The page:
Archive for the General Category

The Death of Single-Player

Posted in General with tags , , , , , , , on December 15, 2011 by pixeltheater

Back in August, game consultant Mark Cerny made waves in the gaming community when he predicted the death of single-player within the next couple years.

Pictured: Game Consultant Mark Cerny

I hate to say it, but he may be right. Even a lot of series that began as single-player-only have added or will add multiplayer in later iterations. Dead Space, Assassin’s Creed, Bioshock, Dead Rising, Resident Evil… hell, even Mass Effect 3 will have a multiplayer component.

Whether it’s co-op or multiplayer, or something in between like in Demon’s Souls, inserting multiplayer anywhere and everywhere is the trend.

And it needs to stop.

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Games without gaming?

Posted in General on November 10, 2011 by pixeltheater

In regards to the Smithsonian video game exhibit I referenced in my first post, reading about it makes me wonder if there isn’t a fatal flaw in the idea of presenting games in such a way. As the curators themselves explain:

Video games use images, actions, and player participation to tell stories and engage their audiences. In the same way as film, animation, and performance, they can be considered a compelling and influential form of narrative art. New technologies have allowed designers to create increasingly interactive and sophisticated game environments while staying grounded in traditional game types.

Clearly, they understand that the interactivity is a crucial component to what makes games a unique artistic medium. However, in an interview in the July 2011 issue of OXM, they noted that they couldn’t logistically have visitors playing through all of the featured games. (Unfortunately, I can’t find a link online to that article – curse you, print media!)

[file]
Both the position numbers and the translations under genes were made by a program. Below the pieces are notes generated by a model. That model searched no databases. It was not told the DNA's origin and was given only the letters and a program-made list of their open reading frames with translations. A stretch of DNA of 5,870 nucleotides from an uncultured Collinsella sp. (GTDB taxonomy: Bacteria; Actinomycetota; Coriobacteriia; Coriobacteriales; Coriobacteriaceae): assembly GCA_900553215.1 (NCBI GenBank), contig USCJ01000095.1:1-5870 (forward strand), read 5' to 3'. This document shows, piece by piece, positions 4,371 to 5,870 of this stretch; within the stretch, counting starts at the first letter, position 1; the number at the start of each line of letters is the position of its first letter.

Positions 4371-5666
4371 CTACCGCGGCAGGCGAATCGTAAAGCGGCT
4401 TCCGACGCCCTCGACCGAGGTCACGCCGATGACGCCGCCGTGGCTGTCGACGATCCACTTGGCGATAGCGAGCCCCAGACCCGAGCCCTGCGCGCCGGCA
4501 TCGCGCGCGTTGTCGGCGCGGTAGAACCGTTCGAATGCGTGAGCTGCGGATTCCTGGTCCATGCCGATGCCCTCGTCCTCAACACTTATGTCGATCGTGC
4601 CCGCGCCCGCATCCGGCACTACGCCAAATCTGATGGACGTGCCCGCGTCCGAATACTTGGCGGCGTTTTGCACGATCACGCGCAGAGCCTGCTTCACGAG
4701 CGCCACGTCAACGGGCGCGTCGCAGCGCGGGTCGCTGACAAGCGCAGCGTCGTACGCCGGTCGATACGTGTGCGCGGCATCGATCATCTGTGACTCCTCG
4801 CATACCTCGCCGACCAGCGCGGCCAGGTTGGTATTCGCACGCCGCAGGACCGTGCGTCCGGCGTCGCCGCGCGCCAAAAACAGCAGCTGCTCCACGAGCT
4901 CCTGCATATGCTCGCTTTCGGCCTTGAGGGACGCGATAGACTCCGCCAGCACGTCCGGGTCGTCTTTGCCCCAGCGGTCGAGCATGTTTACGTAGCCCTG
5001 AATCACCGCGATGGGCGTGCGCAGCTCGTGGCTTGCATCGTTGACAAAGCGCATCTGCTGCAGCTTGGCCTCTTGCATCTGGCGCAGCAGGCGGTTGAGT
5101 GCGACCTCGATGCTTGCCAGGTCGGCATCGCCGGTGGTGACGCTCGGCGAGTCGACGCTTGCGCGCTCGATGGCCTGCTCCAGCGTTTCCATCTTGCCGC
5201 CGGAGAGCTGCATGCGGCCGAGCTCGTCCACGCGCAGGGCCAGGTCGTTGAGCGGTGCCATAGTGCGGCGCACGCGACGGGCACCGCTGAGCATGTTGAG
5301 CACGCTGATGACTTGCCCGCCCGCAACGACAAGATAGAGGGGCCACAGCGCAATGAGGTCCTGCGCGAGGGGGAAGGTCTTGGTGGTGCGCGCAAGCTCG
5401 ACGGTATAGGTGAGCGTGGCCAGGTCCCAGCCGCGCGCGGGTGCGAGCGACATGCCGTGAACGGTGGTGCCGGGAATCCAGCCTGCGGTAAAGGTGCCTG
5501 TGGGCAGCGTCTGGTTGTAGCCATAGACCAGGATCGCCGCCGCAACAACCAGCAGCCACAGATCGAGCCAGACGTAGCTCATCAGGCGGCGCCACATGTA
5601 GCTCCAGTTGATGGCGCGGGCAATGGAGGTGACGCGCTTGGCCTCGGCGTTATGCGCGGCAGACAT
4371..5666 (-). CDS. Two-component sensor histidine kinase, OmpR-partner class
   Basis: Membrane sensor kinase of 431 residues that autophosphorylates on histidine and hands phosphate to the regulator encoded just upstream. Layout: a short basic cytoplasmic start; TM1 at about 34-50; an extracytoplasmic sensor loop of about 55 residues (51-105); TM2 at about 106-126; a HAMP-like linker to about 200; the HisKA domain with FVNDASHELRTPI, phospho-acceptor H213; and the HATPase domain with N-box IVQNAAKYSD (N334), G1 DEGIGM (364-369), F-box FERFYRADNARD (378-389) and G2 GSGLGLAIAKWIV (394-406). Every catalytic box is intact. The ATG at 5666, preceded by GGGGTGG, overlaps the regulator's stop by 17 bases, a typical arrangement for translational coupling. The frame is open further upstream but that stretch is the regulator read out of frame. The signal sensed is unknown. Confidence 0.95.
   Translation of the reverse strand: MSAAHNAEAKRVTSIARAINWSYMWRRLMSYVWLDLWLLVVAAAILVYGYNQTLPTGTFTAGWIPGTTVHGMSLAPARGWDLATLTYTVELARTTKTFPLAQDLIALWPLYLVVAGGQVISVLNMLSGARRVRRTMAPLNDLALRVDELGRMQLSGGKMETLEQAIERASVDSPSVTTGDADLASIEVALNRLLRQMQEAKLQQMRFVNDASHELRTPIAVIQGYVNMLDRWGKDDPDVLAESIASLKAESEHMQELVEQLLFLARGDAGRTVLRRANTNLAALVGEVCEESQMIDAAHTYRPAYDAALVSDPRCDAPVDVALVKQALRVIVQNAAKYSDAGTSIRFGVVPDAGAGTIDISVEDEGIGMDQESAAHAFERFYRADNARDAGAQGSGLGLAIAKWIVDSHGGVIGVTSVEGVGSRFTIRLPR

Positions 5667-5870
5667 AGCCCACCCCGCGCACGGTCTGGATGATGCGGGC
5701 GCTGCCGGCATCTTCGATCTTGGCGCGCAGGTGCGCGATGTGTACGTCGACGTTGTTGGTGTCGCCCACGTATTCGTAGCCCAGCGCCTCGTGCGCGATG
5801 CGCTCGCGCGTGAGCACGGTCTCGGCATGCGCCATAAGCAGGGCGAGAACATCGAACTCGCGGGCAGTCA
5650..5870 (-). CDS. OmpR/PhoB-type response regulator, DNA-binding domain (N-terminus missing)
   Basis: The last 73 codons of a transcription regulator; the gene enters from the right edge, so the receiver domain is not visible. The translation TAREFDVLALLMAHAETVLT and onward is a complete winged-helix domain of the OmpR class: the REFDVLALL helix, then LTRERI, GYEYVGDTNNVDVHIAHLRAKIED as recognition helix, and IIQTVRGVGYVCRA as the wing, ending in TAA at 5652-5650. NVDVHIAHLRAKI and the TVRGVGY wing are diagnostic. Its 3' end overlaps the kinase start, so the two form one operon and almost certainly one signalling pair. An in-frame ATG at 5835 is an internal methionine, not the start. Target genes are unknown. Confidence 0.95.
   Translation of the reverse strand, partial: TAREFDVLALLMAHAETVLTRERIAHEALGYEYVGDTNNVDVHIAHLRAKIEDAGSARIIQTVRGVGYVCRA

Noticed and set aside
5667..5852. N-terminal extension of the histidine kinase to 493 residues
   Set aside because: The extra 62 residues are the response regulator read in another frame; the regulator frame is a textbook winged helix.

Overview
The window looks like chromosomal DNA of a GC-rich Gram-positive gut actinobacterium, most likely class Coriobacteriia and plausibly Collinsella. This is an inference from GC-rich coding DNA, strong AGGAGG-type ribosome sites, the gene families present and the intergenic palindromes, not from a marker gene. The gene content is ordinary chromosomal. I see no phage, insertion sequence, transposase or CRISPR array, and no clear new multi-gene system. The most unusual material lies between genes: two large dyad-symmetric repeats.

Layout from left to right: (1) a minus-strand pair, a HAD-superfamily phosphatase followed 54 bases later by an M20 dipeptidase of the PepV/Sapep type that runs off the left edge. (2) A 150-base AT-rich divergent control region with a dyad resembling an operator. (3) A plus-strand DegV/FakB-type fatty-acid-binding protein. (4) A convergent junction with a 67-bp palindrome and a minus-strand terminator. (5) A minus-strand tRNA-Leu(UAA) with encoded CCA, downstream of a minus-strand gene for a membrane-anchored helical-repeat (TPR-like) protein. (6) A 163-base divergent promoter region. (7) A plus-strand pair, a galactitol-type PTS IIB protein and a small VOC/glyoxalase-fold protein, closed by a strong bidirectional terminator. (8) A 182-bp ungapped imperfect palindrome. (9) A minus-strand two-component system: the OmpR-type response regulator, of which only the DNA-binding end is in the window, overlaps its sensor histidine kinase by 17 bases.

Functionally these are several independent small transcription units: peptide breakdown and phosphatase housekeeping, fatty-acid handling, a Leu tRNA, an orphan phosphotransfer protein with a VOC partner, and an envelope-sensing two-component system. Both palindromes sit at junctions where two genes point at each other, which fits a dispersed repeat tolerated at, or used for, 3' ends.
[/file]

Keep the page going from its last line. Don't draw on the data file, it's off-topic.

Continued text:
So they settled on this:

The exhibition will feature eighty games through still images and video footage. Five games will be available for visitors to play for a few minutes, to gain some feel for the interactivity—Pac-Man, Super Mario Brothers, The Secret of Monkey Island, Myst, and Flower. In addition, the galleries will include video interviews with developers and artists, large prints of in-game screen shots, and historic game consoles.

Which begs the question: is that experience analogous to actually playing the game? Do game clips and images still hold the same meaning out of context? If you haven’t played through a game’s (often lengthy) quest, would viewing a late-game scene still hold the same resonance? I hope so, for the sake of this blog if nothing else.

Paintings in a museum are displayed as the artist painted them, and music, novels, plays, etc. are all experienced as written (generally speaking). So while the audiences’ interpretations may differ, the medium itself is not distorted in the act of presenting it, unlike with video games.

It’s an intriguing dilemma, and I admit that while the Smithsonian’s solution may not be perfect, it’s the best we’ve got. A brief snippet of a fifty-hour RPG may not encapsulate the entire piece, and maybe the “Would you kindly?” reveal in Bioshock isn’t the same if you haven’t ventured through the ruins of Rapture. But for non-gamers to be able to view the arts of games, I guess it’s all we can do, and it’s certainly better than nothing.

Press Start

Posted in General on November 10, 2011 by pixeltheater

I’ll be honest: “Pixel Theater” was not my first choice for a blog name, but it was the only one I could think of that wasn’t already taken. (It turns out I’m not the first gaming nerd to start a blog – who knew?) That said, I think it fits what I plan to do here: to present and discuss games as narratives.

Too often, I feel like games are dismissed as kids’ toys, or pointless time-wasters with no artistic value (Angry Birds, I’m looking in your direction). My intent is not to convert non-gamers into gamers or anything like that, but merely to show that games can have a lot more going on than just shootin’ stuff.

Although there’s that, too.

Like all forms of entertainment, video games can be a lot of things. Sure, they can be mindless fun, but they can also be thought-provoking. Melding audio and visual components with interactive technology creates a medium that engages the audience in ways that others can’t. At the same time, they can deliver carefully-crafted stories on par with any film, TV show, novel, etc.

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